It is hard to imagine that we do not all fully understand the word dead.

It may come as a surprise then to discover that the OED2 entry for dead occupies 14 columns in volume IV and comprises about 12,000 words.  Of course, that quantity is largely made up of quotations, but for all that it is an impressive amount of learning for an apparently straight-forward word.  The principal entry for dead (as adjective, noun and adverb) is followed by entries for various composites such as dead-beat, dead-centre and dead drunk.

The OED2 entry for dead focuses on its principal use as an adjective: describing a person or thing which had once been alive but is no longer.  But this sense allows a number of shades of meaning and includes the following:

  • dead to the world: unconscious or fast asleep;
  • dead from the neck up: brainless, stupid;
  • of species which have become extinct, notably in the idiom dead as a dodo;
  • of things (practices, feelings, etc.): No longer in existence, or in use; extinct, obsolete, perished.  For example, dead languages; or love is dead.
  • of inanimate things: e.g.
    • dead place: 1712 Le Blond’s Gardening “It is more difficult to make Plants grow in Gaps and dead Places, than in a new Spot.”;
    • dead weight,
    • dead angle:  “any angle of a fortification, the ground before which is unseen, and therefore undefended from the parapet”,
    • dead rent: “a fixed rent which remains as a constant and unvarying charge upon a mining concession, etc.”
  • Similarly, dead embers, dead acoustics.

It is interesting to see how a word which is generally thought to be the flipside of life can be applied to things which never lived and never could.

Dead as a herring dates back to the late 17th century, was a minor vogue in the mid-18th century, but its use has fallen away in the past hundred years or so.  It makes little sense.   At the time the expression was in more common use, the North Sea was referred to as the Herring Pond and was abundantly stocked .  Even today the herring stocks in the North Sea, although depleted, are recovering.

According to Funk, it means very dead.  All fish smell bad a while after they are dead.  Apparently herring start to smell sooner, and worse, than other dead fish (I cannot vouch for this) so a dead herring smells extremely dead.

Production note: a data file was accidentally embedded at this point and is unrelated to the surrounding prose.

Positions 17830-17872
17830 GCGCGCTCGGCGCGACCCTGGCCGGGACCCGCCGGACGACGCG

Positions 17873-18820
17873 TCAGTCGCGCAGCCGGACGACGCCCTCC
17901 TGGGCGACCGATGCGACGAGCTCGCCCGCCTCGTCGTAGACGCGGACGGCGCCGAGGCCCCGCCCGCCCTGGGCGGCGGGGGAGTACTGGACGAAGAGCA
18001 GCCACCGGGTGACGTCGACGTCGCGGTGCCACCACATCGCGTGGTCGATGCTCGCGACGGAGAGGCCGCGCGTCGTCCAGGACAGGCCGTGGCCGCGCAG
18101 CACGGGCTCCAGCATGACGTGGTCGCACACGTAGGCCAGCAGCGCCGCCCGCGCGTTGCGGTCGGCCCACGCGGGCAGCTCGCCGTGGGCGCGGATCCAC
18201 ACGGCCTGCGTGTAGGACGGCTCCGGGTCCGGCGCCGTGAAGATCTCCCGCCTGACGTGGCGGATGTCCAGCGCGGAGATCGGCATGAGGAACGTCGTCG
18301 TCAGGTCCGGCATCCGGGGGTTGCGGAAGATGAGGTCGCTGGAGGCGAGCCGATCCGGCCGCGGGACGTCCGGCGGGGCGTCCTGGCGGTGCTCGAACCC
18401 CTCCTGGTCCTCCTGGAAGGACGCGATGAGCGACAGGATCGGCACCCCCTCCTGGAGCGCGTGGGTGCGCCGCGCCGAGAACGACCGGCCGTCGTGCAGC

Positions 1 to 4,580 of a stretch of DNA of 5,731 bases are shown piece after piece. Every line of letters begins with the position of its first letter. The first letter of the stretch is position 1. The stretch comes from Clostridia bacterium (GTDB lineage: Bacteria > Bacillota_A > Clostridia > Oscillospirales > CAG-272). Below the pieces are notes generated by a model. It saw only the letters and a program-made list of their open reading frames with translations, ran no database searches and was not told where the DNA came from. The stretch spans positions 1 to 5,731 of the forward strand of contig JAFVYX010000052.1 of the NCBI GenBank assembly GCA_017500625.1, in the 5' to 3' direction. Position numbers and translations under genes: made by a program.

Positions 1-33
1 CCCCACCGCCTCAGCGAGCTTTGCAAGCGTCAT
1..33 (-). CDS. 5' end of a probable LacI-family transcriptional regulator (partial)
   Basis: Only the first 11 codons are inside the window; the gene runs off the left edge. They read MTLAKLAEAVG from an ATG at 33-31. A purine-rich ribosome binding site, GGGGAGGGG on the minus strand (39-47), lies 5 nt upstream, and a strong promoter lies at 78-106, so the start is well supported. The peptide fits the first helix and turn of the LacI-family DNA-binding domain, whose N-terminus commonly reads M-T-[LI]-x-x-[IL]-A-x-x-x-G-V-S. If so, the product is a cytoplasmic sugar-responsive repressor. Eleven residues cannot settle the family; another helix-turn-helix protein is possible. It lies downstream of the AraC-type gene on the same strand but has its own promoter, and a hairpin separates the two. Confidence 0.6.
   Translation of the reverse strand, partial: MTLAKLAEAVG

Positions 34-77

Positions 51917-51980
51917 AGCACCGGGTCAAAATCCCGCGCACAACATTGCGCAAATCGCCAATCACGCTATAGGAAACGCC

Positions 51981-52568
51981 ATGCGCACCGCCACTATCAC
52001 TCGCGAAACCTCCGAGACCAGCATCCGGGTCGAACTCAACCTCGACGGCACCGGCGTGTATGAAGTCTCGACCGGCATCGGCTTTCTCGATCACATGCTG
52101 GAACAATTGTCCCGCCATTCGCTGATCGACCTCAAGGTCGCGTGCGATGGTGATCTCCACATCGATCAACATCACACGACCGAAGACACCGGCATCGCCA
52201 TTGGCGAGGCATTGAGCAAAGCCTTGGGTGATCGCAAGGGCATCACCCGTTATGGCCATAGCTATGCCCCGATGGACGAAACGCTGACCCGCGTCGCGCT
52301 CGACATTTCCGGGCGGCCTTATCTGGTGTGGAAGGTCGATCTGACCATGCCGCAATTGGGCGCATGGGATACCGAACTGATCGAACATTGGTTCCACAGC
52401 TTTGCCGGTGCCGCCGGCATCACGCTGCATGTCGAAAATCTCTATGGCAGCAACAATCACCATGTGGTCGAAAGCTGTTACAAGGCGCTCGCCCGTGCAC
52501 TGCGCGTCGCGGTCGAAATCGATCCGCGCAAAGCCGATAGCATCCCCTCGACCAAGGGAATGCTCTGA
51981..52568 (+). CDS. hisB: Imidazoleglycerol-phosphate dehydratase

Perhaps because dead can apply so broadly, it has spawned a large number of idiomatic expressions.  Some of these are obvious metaphorical uses of the word.  Dead drunk is understandable once dead to the world is understood, although it might just be an example of dead as an intensifier.  Dead wicket is as easily understood as dead acoustics.

Similarly, for a horse to run dead is easily understood.

Some other idiomatic expressions are much less obvious, for example: dead broke, dead centre, dead keen, dead right, dead certain.  Here the connection with death has for all practical purposes vanished, and dead is used simply as an intensifier.  Likewise dead beat in its original sense meant utterly exhausted (1821).  Later it came to be used as a noun, deadbeat,  meaning a worthless idler who sponges on his friends (1863), and in Australian slang a person who is down on his luck (1898).  But originally, dead beat was another example of dead being used simply as an intensifier, with no reference to death.

The use of dead as an intensifier stands interestingly against dead as a herring, where it is the herring which intensifies the effect of death rather than the reverse.

In this use, it goes back a long way.  Thomas Nashe, a 16th century pamphleteer, in Almond for Parrat wrote in 1589: “Oh he is olde dogge at expounding, and deade sure at a Catechisme.”  (Parrat was an alternative spelling for parrot.  By a nice historical symmetry, dead as a parrot is one of the best known recent idioms for “completely dead”.  It was used in the Monty Python show first screened on 7 December 1969 and is very widely recognised, although the OED2 remains conspicuously silent on the subject.)